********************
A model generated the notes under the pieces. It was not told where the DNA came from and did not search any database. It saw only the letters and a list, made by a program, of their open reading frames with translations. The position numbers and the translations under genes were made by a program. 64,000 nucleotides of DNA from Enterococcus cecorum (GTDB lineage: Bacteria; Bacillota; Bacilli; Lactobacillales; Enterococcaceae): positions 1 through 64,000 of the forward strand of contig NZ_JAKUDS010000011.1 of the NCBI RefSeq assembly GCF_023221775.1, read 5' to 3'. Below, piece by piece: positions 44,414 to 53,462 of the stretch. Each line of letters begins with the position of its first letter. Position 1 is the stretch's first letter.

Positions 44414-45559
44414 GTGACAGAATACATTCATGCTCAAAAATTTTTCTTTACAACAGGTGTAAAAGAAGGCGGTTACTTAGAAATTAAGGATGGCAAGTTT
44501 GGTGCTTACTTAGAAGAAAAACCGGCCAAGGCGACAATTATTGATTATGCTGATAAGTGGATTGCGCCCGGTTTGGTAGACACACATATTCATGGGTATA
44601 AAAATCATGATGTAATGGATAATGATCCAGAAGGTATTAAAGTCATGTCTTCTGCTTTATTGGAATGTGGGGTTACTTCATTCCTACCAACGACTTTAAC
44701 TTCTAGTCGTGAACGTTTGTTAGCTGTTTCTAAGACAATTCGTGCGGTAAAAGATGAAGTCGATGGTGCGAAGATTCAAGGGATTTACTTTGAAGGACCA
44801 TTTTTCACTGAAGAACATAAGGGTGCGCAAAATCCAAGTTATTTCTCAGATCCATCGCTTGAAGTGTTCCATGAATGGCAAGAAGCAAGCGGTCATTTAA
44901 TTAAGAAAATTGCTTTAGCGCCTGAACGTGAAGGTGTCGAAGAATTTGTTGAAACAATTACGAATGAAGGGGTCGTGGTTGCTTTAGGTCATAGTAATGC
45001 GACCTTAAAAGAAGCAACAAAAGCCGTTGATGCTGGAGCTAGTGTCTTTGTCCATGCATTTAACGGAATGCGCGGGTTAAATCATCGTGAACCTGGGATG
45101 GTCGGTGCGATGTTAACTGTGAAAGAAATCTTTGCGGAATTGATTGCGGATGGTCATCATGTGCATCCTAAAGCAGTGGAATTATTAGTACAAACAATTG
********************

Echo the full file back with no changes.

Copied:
A model generated the notes under the pieces. It was not told where the DNA came from and did not search any database. It saw only the letters and a list, made by a program, of their open reading frames with translations. The position numbers and the translations under genes were made by a program. 64,000 nucleotides of DNA from Enterococcus cecorum (GTDB lineage: Bacteria; Bacillota; Bacilli; Lactobacillales; Enterococcaceae): positions 1 through 64,000 of the forward strand of contig NZ_JAKUDS010000011.1 of the NCBI RefSeq assembly GCF_023221775.1, read 5' to 3'. Below, piece by piece: positions 44,414 to 53,462 of the stretch. Each line of letters begins with the position of its first letter. Position 1 is the stretch's first letter.

Positions 44414-45559
44414 GTGACAGAATACATTCATGCTCAAAAATTTTTCTTTACAACAGGTGTAAAAGAAGGCGGTTACTTAGAAATTAAGGATGGCAAGTTT
44501 GGTGCTTACTTAGAAGAAAAACCGGCCAAGGCGACAATTATTGATTATGCTGATAAGTGGATTGCGCCCGGTTTGGTAGACACACATATTCATGGGTATA
44601 AAAATCATGATGTAATGGATAATGATCCAGAAGGTATTAAAGTCATGTCTTCTGCTTTATTGGAATGTGGGGTTACTTCATTCCTACCAACGACTTTAAC
44701 TTCTAGTCGTGAACGTTTGTTAGCTGTTTCTAAGACAATTCGTGCGGTAAAAGATGAAGTCGATGGTGCGAAGATTCAAGGGATTTACTTTGAAGGACCA
44801 TTTTTCACTGAAGAACATAAGGGTGCGCAAAATCCAAGTTATTTCTCAGATCCATCGCTTGAAGTGTTCCATGAATGGCAAGAAGCAAGCGGTCATTTAA
44901 TTAAGAAAATTGCTTTAGCGCCTGAACGTGAAGGTGTCGAAGAATTTGTTGAAACAATTACGAATGAAGGGGTCGTGGTTGCTTTAGGTCATAGTAATGC
45001 GACCTTAAAAGAAGCAACAAAAGCCGTTGATGCTGGAGCTAGTGTCTTTGTCCATGCATTTAACGGAATGCGCGGGTTAAATCATCGTGAACCTGGGATG
45101 GTCGGTGCGATGTTAACTGTGAAAGAAATCTTTGCGGAATTGATTGCGGATGGTCATCATGTGCATCCTAAAGCAGTGGAATTATTAGTACAAACAATTG